War on Drugs
For years, the government has tried to deal with drugs in the United States. Unfortunately, many historians agree that the War on Drugs was great in theory...but a failure in reality. Now, states are taking a new approach to drugs: if we legalize it and tax it, will that solve the problem? What say you, Shmoopers?
|Modern America: 1950-Present||1970s|
This is what happens to innocent people when drug addicts get behind the wheel of a car.
Or use a gun to steal money for drugs.
Or tear a family apart.
So we can't do "nothing." Innocent people deserve more than "nothing."
The government has been trying to figure out what's better than nothing for years.
They've waged a three trillion dollar war.
Richard Nixon labeled drugs as "public enemy number one"
Nixon thought that the problem was drugs coming from Mexico.
So he ordered all traffic at the border to be invasively searched.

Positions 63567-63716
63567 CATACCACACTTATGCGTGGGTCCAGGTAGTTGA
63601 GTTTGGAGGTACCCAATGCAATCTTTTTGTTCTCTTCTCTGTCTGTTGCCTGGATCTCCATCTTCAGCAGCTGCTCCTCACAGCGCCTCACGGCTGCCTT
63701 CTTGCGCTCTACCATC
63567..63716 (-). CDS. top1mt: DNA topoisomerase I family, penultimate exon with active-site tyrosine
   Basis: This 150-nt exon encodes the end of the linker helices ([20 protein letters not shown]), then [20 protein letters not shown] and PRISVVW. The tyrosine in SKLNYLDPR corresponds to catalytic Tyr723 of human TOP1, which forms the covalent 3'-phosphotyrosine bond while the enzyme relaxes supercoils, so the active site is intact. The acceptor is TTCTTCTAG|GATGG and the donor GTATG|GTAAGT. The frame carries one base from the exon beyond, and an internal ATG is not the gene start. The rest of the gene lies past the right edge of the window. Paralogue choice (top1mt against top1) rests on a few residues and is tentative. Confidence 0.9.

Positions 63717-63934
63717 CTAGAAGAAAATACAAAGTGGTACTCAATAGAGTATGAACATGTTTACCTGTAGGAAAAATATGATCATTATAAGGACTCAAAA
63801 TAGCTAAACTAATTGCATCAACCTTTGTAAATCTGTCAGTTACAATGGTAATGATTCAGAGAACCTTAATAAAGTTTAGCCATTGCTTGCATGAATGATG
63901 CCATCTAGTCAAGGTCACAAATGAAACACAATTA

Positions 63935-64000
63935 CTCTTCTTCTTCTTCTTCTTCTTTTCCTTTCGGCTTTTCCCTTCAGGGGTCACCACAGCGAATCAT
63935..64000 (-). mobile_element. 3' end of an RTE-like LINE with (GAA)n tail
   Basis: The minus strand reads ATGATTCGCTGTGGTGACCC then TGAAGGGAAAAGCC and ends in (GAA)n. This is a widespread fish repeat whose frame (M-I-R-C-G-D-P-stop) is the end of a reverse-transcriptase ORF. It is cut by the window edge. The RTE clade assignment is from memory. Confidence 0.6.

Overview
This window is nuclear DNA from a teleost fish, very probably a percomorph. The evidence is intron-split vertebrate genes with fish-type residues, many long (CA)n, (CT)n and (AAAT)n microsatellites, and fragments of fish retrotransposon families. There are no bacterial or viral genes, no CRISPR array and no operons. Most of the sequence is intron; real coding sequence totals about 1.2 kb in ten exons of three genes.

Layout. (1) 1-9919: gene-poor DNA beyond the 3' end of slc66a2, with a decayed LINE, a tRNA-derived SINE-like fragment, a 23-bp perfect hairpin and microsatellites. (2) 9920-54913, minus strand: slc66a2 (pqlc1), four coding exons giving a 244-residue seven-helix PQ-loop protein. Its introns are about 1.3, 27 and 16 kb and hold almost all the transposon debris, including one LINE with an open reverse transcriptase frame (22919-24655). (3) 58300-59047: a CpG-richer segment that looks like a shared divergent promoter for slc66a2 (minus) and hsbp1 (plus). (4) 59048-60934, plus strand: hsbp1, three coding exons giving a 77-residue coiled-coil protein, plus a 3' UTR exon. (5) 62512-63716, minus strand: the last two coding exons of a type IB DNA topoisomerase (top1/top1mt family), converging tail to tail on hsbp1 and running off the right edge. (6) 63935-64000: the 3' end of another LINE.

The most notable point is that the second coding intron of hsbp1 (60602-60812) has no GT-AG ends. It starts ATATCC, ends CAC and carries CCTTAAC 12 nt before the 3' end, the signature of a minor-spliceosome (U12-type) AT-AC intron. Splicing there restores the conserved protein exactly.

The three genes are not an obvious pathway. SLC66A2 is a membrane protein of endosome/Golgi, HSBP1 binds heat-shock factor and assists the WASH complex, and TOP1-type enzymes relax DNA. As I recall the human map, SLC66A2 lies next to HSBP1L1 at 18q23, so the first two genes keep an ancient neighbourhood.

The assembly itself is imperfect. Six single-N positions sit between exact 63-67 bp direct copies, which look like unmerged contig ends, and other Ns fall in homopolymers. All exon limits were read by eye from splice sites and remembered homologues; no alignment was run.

This practice violated a few civil liberties
And created a foreign policy nightmare with our friends south of the border,
So this approach was, more or less, a failure. Then Nixon focused on treatment for addicts,
Unfortunately drug use continued to rise. Then the Reagans came along,
And Nancy said the solution to drugs was -
"Just Say No." Easy. Piece o' cake.
For some reason, this technique didn't solve the problem...
Ronald Reagan created a law that made prison mandatory for anyone caught selling drugs.
Lots of dealers in jail.
Yet still lots of drugs on the Street.
Have we tried everything?
Is this a social problem?
Are we too uptight?
What do you think we should do?
What if we legalize drugs and then tax them?
Would this... "fix things?"
Doing "Nothing" is not an option.
Shmoop amongst yourselves.